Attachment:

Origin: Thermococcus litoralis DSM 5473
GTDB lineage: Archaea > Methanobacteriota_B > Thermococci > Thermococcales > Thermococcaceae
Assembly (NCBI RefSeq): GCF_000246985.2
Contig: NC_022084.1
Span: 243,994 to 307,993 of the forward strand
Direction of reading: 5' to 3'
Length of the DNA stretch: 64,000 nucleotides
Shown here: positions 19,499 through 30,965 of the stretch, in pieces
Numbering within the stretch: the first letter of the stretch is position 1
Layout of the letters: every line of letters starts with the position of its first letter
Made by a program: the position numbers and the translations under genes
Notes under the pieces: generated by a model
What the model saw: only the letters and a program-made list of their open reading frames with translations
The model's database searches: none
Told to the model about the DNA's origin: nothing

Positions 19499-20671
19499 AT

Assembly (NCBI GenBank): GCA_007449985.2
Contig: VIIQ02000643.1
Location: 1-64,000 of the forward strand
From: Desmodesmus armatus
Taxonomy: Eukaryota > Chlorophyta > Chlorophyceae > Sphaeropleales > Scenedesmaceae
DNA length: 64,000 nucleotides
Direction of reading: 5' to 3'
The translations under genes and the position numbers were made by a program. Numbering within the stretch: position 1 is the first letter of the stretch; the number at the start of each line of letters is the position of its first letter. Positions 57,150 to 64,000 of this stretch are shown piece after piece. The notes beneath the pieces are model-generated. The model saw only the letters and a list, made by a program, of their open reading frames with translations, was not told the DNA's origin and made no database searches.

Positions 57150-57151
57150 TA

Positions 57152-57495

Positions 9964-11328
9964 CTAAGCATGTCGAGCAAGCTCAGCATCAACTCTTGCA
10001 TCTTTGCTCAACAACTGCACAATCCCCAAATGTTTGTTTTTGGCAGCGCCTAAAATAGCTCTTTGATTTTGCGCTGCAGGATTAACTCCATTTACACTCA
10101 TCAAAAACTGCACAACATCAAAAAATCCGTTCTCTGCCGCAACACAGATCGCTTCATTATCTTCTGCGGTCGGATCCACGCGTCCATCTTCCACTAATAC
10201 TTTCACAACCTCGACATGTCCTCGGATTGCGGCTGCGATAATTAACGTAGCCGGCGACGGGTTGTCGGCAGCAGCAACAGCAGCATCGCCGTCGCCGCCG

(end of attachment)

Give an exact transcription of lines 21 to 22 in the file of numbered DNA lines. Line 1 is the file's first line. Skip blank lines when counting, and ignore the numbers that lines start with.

From: Desmodesmus armatus
Taxonomy: Eukaryota > Chlorophyta > Chlorophyceae > Sphaeropleales > Scenedesmaceae